Welcome to SeniorDogs.com!

Older DogsDogs are man’s best friend, so they say, and older dogs are some of the most loyal friends you can find. Older dogs are just as loving as younger dogs, but with a sense of calm and confidence that can only be obtained with age. Whether you adopted an older dog—a truly humane act—or you’ve raised your dog from a puppy, there are a number of unique issues that you’ll have to face. With this website, you will be able to work your way through the myriad challenges, major and minor, that will face you and your loyal canine companion.

There are numerous issues that face senior dogs, and many of them are medical. If you’ve ever had a sudden, unexpected vet’s bill, it can be simultaneously a punch to the gut and a hit to the wallet. To help dampen that sudden shock, you may want to think about pet insurance. With the right plan, you can protect yourself financially, and you can be assured that you won’t come up short in your furry friend’s hour of need.

There are many types of medical problems your dog may face, some more serious than others. Different breeds have different common medical ailments, and learning about these ailments can help you to know what to expect. By using the right nutritional supplements, you can help to counter things like weak joints and hair loss before they even start. You can also figure out if your dog is at higher risk of cancer and other serious medical issues.

Many senior dogs have problems that impede their day-to-day life. For example, if your dog has lost their eyesight, you’ll have to compensate for both their drop in navigational skills, as well as their lack of a sense of security—which can often manifest itself in aggressive actions, such as snapping and biting. A deaf dog will not be as responsive, and may put themselves in danger if allowed to roam free. A diabetic dog, on the other hand, has fewer behavioral issues, but needs daily medical attention. This site is a guide that will help you work through all the challenges that face the owner of an older dog.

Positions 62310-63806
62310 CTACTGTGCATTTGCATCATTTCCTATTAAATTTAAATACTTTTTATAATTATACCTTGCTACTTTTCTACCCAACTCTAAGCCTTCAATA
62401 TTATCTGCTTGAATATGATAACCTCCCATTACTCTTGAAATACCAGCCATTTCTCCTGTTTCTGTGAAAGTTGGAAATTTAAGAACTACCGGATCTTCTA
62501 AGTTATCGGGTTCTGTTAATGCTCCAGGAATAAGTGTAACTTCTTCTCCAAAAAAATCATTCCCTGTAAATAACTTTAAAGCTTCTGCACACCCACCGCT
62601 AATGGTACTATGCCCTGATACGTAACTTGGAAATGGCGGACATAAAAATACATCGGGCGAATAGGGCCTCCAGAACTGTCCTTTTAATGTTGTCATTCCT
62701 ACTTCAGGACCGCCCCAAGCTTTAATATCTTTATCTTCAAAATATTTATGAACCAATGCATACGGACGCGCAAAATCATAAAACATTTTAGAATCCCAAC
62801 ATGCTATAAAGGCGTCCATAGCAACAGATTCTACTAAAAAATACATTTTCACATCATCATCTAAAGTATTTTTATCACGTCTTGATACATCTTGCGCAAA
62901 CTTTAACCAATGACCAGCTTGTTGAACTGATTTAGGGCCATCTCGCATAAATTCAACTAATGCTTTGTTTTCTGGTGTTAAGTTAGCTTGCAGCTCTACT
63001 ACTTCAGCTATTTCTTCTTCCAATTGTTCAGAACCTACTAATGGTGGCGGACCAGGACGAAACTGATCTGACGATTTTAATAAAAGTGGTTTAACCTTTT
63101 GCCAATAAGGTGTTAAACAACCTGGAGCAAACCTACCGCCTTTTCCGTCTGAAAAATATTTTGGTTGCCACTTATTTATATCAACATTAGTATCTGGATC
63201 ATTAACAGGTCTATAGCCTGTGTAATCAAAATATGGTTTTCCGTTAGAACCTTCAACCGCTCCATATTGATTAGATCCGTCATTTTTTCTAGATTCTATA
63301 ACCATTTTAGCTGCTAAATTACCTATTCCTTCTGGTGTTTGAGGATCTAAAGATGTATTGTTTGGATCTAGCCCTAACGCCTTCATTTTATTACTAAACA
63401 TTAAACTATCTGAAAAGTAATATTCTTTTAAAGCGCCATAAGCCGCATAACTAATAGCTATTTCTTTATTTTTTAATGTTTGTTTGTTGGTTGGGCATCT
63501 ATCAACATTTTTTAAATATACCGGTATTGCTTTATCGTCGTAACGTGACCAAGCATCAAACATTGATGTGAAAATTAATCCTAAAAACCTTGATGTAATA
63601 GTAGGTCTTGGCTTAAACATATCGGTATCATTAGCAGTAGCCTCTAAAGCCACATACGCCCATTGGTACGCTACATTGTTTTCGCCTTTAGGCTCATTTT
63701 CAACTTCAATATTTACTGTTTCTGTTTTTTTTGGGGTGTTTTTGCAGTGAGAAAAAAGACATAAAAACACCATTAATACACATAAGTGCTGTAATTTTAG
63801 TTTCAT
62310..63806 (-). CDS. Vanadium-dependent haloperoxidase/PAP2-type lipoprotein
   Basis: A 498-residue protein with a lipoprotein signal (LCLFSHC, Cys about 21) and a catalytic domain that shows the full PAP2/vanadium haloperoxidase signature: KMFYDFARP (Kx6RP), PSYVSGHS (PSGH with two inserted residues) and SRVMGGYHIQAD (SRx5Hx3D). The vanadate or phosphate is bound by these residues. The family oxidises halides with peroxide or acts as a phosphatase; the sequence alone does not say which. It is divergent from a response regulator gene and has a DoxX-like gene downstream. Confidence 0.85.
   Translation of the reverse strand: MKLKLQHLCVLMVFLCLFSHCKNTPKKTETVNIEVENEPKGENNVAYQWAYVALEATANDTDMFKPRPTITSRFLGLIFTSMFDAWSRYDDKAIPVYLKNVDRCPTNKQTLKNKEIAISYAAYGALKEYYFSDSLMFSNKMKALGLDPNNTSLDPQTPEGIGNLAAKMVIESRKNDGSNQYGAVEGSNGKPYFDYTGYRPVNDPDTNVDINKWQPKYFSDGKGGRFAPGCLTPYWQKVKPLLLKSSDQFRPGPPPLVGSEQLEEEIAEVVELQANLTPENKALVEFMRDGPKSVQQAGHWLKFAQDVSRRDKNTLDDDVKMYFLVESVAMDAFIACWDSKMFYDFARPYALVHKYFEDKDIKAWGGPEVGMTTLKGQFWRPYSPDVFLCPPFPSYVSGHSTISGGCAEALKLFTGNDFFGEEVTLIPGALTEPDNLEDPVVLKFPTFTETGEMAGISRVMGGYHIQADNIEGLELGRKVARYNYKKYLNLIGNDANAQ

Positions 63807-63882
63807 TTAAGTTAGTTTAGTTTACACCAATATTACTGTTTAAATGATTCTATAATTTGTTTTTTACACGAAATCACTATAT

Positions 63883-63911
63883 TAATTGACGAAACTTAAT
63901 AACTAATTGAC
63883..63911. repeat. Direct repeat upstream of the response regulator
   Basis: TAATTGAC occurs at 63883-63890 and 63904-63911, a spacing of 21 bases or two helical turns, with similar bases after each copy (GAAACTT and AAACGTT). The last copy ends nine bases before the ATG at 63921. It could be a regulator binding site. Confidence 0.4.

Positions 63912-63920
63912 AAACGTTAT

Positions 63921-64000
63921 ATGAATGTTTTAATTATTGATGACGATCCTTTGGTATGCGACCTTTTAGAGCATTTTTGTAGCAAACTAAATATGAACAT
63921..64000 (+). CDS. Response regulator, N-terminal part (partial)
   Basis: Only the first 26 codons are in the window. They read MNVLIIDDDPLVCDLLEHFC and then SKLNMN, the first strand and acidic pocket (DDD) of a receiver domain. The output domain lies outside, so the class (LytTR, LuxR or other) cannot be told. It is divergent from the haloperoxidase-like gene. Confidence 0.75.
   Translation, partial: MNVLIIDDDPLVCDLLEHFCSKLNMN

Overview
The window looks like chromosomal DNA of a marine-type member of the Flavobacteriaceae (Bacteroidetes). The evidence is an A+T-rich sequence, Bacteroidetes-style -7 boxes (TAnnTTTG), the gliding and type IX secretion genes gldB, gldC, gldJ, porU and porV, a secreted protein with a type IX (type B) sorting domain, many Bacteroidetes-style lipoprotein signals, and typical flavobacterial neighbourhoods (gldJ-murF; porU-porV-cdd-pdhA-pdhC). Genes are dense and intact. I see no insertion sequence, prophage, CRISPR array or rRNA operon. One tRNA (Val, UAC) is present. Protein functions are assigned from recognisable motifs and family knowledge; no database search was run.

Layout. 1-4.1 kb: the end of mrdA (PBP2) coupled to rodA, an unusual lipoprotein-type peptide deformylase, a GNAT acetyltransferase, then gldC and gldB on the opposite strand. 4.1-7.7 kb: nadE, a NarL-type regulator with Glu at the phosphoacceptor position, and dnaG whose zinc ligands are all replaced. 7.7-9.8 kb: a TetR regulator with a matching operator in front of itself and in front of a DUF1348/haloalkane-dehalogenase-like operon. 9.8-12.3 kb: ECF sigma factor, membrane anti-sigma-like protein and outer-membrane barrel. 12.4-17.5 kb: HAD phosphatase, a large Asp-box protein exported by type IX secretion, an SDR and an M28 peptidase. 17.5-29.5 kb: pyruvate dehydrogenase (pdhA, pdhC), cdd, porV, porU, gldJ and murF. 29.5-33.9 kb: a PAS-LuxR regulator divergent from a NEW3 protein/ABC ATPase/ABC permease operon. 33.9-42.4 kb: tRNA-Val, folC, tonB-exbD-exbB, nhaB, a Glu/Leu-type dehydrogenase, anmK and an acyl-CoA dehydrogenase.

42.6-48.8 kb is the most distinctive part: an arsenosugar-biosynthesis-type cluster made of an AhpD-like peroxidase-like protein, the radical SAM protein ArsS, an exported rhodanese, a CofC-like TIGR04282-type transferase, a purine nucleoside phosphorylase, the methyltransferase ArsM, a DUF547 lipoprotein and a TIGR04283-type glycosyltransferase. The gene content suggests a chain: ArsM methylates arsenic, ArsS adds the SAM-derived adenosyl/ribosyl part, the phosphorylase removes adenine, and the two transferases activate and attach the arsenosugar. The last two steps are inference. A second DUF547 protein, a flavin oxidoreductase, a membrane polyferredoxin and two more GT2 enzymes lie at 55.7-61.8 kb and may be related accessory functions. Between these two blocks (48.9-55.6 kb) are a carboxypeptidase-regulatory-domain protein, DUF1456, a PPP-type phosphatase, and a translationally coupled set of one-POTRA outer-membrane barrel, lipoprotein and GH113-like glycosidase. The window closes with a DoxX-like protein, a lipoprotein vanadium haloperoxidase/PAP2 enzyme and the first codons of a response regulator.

Even if your older dog is in fantastic shape, there are still some things you’ll need to be aware of. There is a certain amount of wear and tear that accumulates over an animal’s lifetime, so you’ll need to adjust to your older dog’s decreased energy and more limited mobility.

There is also the issue of loss. For many dog owners, the loss of a dog is the loss of a family member. Because of the relatively short canine lifespan, you are most likely going to outlive your dog, which is not always easy to accept. This is something that is often on the minds of those that own senior dogs. Losing a treasured companion will always be a sad occasion, but it is also a natural one. Although ten or twelve years may seem like a short life to us, to a dog, that is a satisfyingly long life.

Still, the mourning process after losing your canine friend can be difficult. Should you get another dog? If so, when? What should you tell the children in your life? How do you properly mourn the loss of such a good friend? These are difficult questions, especially if you’re asking them of yourself. On this site, you can find help in your approach to the mourning process.

There are many challenges to living with a senior dog, but none of them are insurmountable if you know the right thing to do and have a bit of patience. With a bit of the guidance that you can find here, your dog’s golden years will be just that.